Dr. Glenn McGee

“Old is a Four Letter Word: How Americans Learned to Love Botox and Hate Our Elderly"
Wednesday, February 17, 2016 at 2:00 p.m.Marvin K. Peterson Library, Upper Level


Why do so many Americans hate getting old and avoid elderly people? In many parts of the world aging has long been represented in art, religion and everyday life as a beautiful and happy part of a full life. Wrinkles, gray hair, and even the slow loss of memory and strength are still a part of corporate culture and the young long to be taught and mentored by the “older and wiser.” But in the past 50 years, the United States has led a revolution in the scientific, medical, business and social pursuit of "staying young forever.”

Dr. Glenn McGee thinks that the 21st century pursuit of endless youth is an accidental byproduct of the classically American obsession with the future. For young Americans, the effects of aging on parents and ourselves seem to sneak up, and remedies like Viagra, Botox, hair dye and countless vitamins and supplements allow anyone with money to age slowly or not at all.

But beneath skin-deep beauty, he says, are some frightening reasons we hate to grow old. In this discussion, Dr. McGee will discuss some of the interesting and frightening ways that our culture marginalizes the elderly and suggest some new and even practical ways to aim for a life well-lived rather than accepting youth as a life sentence without parole.

Biographical Information

Glenn McGee is a Professor of Management in the University of New Haven’s College of Business. Before coming to the University of New Haven, Glenn spent ten years as Assistant Professor at the University of Pennsylvania School of Medicine, held the John A. Balint Endowed Chair at Albany Medical College and was the John B. Francis Endowed Chair at the Center for Practical Bioethics KCUMB.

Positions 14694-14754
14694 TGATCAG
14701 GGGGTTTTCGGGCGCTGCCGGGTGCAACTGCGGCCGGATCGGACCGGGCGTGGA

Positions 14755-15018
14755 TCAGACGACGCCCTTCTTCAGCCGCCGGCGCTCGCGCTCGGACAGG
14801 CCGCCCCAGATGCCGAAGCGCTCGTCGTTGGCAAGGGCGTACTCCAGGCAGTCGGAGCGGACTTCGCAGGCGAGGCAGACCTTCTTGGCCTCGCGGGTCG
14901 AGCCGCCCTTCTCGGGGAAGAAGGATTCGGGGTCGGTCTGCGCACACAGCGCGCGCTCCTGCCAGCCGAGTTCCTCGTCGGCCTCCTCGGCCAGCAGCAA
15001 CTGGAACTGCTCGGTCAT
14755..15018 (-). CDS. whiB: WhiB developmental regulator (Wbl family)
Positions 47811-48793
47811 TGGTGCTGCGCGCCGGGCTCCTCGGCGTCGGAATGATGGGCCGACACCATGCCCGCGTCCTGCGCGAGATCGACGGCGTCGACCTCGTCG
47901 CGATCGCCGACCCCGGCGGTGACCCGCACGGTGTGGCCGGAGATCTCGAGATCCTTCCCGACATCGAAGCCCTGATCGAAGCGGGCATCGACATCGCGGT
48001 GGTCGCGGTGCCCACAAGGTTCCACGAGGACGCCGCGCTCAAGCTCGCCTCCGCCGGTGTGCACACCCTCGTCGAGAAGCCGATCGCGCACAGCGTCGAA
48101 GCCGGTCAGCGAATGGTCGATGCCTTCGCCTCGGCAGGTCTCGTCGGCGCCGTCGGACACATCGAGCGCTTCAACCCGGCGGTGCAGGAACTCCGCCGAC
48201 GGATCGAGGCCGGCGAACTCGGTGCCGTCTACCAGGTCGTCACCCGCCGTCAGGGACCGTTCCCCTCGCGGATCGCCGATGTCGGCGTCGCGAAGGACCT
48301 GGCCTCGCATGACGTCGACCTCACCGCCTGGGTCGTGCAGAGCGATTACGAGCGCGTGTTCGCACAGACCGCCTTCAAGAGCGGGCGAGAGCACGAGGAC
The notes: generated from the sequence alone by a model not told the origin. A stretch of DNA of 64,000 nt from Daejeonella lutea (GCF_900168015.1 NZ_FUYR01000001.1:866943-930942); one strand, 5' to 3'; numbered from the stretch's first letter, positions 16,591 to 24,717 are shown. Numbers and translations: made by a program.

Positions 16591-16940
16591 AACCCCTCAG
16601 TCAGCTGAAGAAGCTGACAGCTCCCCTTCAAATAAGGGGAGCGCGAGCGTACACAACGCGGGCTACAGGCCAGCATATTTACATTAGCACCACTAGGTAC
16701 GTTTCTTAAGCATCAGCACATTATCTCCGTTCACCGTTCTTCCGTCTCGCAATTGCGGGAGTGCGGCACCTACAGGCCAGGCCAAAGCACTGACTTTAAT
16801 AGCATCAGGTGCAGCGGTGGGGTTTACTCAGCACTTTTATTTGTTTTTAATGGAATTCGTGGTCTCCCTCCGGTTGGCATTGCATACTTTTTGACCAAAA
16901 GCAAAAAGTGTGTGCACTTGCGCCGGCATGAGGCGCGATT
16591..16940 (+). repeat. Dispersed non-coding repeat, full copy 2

He has authored three books on ethical issues in genomics, personalized medicine and bioethics and more than 100 articles in peer-reviewed journals including Science, Nature Medicine, and JAMA. He has been a columnist for The Scientist, Hearst Newspapers and CNN, and regularly in national discussions on the ethics of aging. All of Dr. McGee's research and writing is conducted with his students.

In the M.S. in Healthcare Administration, students all write - and submit to legislators - proposals for innovative new state or federal law on aging, end-of-life care and public health. Glenn received his B.A. at Baylor, his Ph.D. at Vanderbilt and was a post-doc in the U.S. Human Genome Project. Dr. McGee insists that he himself isn’t growing old, but his family and his gray hair say otherwise.


Dr. Glenn McGee's web page

Watch The Presentation